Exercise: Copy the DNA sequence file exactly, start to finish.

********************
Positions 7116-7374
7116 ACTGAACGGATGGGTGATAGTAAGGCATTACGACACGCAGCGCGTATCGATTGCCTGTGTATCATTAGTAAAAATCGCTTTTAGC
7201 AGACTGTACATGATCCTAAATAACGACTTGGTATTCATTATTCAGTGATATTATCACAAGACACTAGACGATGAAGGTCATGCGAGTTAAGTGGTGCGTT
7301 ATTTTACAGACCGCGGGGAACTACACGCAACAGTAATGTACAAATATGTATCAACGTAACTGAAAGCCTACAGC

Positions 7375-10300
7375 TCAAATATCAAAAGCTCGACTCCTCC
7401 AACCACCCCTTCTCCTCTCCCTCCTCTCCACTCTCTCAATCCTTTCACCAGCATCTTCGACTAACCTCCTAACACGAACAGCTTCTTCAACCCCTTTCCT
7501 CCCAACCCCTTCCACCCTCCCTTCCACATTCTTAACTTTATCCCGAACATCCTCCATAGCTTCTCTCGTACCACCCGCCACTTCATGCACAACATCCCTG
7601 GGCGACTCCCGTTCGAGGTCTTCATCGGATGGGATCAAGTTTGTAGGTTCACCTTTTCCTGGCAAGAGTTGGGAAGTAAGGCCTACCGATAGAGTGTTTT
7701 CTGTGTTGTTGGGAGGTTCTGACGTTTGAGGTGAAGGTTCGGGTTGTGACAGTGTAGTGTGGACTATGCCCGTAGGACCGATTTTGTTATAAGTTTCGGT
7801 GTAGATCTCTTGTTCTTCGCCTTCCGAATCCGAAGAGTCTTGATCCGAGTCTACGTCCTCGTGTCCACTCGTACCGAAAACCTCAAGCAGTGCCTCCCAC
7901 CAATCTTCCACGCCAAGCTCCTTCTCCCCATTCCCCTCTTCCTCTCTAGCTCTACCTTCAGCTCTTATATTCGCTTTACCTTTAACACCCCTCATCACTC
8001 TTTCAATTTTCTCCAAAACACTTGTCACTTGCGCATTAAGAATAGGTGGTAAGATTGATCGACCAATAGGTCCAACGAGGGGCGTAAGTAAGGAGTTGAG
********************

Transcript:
Positions 7116-7374
7116 ACTGAACGGATGGGTGATAGTAAGGCATTACGACACGCAGCGCGTATCGATTGCCTGTGTATCATTAGTAAAAATCGCTTTTAGC
7201 AGACTGTACATGATCCTAAATAACGACTTGGTATTCATTATTCAGTGATATTATCACAAGACACTAGACGATGAAGGTCATGCGAGTTAAGTGGTGCGTT
7301 ATTTTACAGACCGCGGGGAACTACACGCAACAGTAATGTACAAATATGTATCAACGTAACTGAAAGCCTACAGC

Positions 7375-10300
7375 TCAAATATCAAAAGCTCGACTCCTCC
7401 AACCACCCCTTCTCCTCTCCCTCCTCTCCACTCTCTCAATCCTTTCACCAGCATCTTCGACTAACCTCCTAACACGAACAGCTTCTTCAACCCCTTTCCT
7501 CCCAACCCCTTCCACCCTCCCTTCCACATTCTTAACTTTATCCCGAACATCCTCCATAGCTTCTCTCGTACCACCCGCCACTTCATGCACAACATCCCTG
7601 GGCGACTCCCGTTCGAGGTCTTCATCGGATGGGATCAAGTTTGTAGGTTCACCTTTTCCTGGCAAGAGTTGGGAAGTAAGGCCTACCGATAGAGTGTTTT
7701 CTGTGTTGTTGGGAGGTTCTGACGTTTGAGGTGAAGGTTCGGGTTGTGACAGTGTAGTGTGGACTATGCCCGTAGGACCGATTTTGTTATAAGTTTCGGT
7801 GTAGATCTCTTGTTCTTCGCCTTCCGAATCCGAAGAGTCTTGATCCGAGTCTACGTCCTCGTGTCCACTCGTACCGAAAACCTCAAGCAGTGCCTCCCAC
7901 CAATCTTCCACGCCAAGCTCCTTCTCCCCATTCCCCTCTTCCTCTCTAGCTCTACCTTCAGCTCTTATATTCGCTTTACCTTTAACACCCCTCATCACTC
8001 TTTCAATTTTCTCCAAAACACTTGTCACTTGCGCATTAAGAATAGGTGGTAAGATTGATCGACCAATAGGTCCAACGAGGGGCGTAAGTAAGGAGTTGAG